Today’s guest blogger, Christy, grew up in a household with a mother who had untreated Bipolar Disorder. I can’t claim to have the same experience, or anything remotely like it, but I do have an aunt who has untreated Bipolar disorder. We stopped speaking a couple years ago when she started calling me a bitch, excusing herself because of her own disorder, and then gaslighting my PTSD. Ever since then, I have occasionally seen rude comments about me that she’s left on other family’ member’s accounts. Anyway, she lives in New York so I don’t have to really bother with her, but I learned today that she’s coming to Seattle, AND she’s asked to see my kids. So I guess I’m gonna get to have another epic Tia A—- adventure!
Anyway, as annoying and borderline abusive as my aunt has been, it does not compare to Christy’s experiences. Please don’t misunderstand the intention of publishing this story. I in no way wish to demonize people with Bipolar Disoder. I previously hosted an interview and guest post by a Sheila O’Donnell, a lovely blogger living with BPAD. I published an author interview with Rebecca Lombardo, who wrote a book about her experiences being Bipolar. The late, and beloved, Carrie Fisher was a famous mental health advocate living with the disorder. However, all of these people also pursued treatment. Whether that means medication and talk therapy, exercise and self-care, writing and reaching out, or whatever-they manage their symptoms and actively seek treatment. Mental illness does not have to be harmful. Usually, it isn’t. But if a person has a serious mental disorder and a family, that disorder will affect her family. If she doesn’t get her disorder treated, it may harm her family.
We cannot silence true stories because they don’t fit the narrative we want to tell. I am a mental health advocate. I want people to understand that mental illness or injury doesn’t make people evil or abusive. But I also cannot lie and say that when people don’t pursue treatment of any kind, everything is OK. It’s not. Those of us with mental health conditions need outside support, but we also need inner drive. Christy’s story is an example of a family that was deeply harmed because their Bipolar mother did not pursue treatment.
Christy Zelaya is 38 years old and lives in beautiful Bradenton, Florida. She lives with her husband Jose Zelaya, and their four children; two each from previous marriages. They also have two dogs who are their babies too! They have been living as a blended family for almost seven years. Jose was diagnosed with kidney failure in February of 2014 and is now on dialysis. They are hoping for a kidney transplant soon. Christy also lives with Rhematoid Arthritis, which is exacerbated by her weight issues. You can follow her journey at christyzspeaks.com.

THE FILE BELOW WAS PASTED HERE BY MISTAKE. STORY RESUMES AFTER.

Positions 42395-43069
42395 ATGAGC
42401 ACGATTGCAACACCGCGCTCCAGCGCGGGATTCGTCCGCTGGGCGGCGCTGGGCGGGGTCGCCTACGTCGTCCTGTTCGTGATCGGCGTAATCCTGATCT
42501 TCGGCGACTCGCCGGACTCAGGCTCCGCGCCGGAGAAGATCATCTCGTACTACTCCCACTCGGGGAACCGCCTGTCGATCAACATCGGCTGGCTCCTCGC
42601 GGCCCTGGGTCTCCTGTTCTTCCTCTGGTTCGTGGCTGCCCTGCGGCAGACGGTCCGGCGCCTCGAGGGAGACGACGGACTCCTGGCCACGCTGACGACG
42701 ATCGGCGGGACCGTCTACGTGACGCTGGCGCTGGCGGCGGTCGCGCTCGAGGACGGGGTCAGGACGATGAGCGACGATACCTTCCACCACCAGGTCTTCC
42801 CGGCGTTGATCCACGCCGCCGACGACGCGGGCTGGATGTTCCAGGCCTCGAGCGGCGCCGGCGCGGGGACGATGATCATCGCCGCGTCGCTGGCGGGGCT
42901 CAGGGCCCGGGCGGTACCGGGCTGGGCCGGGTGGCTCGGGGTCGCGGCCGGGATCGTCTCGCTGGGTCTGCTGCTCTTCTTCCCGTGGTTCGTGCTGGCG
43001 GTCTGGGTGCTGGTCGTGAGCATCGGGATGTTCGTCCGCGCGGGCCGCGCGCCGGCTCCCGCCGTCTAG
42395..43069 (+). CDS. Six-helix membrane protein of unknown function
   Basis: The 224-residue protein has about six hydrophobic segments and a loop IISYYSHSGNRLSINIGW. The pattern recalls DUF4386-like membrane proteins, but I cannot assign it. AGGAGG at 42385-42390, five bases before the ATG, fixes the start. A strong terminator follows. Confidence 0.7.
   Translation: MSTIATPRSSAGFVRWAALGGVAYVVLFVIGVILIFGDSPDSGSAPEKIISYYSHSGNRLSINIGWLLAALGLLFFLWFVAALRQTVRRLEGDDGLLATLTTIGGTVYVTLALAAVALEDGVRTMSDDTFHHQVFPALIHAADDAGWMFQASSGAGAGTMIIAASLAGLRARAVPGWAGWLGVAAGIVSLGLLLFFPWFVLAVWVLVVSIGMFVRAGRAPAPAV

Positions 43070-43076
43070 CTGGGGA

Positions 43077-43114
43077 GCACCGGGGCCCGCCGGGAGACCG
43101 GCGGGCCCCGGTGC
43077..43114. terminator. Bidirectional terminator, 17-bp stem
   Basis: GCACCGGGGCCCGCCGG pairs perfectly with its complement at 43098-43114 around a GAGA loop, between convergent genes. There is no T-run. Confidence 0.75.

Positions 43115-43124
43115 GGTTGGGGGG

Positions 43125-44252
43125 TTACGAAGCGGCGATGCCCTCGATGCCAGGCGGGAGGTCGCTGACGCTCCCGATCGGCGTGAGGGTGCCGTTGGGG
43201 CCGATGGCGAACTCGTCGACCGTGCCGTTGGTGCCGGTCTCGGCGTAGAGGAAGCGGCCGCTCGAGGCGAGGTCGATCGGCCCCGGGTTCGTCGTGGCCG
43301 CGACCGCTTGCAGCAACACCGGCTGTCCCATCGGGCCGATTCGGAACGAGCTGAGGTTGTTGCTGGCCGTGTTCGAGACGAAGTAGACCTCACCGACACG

Growing Up With An Untreated Bipolar Mom
I am 38 years old and I have two younger sisters aged 36 and 34. We all grew up in a home with an untreated Bipolar mother. I have a college degree, maintain a full time job as a staff accountant, I am married with 4 kids, and I am a blogger. I have struggled with my weight all my life. As a result of my troubled youth I have battled food addiction for as long as I can remember. When I eat, the dopamine released by my brain is soothing, but I overeat to get more and more of that dopamine. It has been explained to me that a food addiction is much like a drug addiction. We are always trying to get that soothing feeling that food provides. My middle sister is on disability and life is a struggle for her emotionally and physically. She has also been diagnosed with Bipolar disorder. She has been extremely overweight since she was very small and my personal belief is that she also has a food addiction. My youngest sister was diagnosed with Bipolar disorder as well but it was later discovered that what looked like Bipolar disorder is actually PTSD, which she most likely developed as a result of living with an untreated Bipolar Mom. She has struggled financially and emotionally as a result of the trauma she faced as a child. None of us graduated high school and only two of us have our GEDs.
As you might imagine, our childhood home could be quite hostile. To put this in perspective for you, something my sisters and I all have in common is that we never understood what was wrong with the Mommy in the movie “Mommy Dearest,” starring Joan Crawford. It was a surprise to the three of us that everyone didn’t have Moms like that. I have had my head shoved violently towards the bathroom baseboards because they were not clean enough. My Mom made me clean the toilet by putting my hands in it to scrub it. She has screamed so close to my face because I didn’t wash the dishes to her satisfaction that her spittle would fly into my eyes and when I cringed, she would hit me. More than once, I had to huddle in a ball to deflect my mother’s blows when she was in a fit of rage.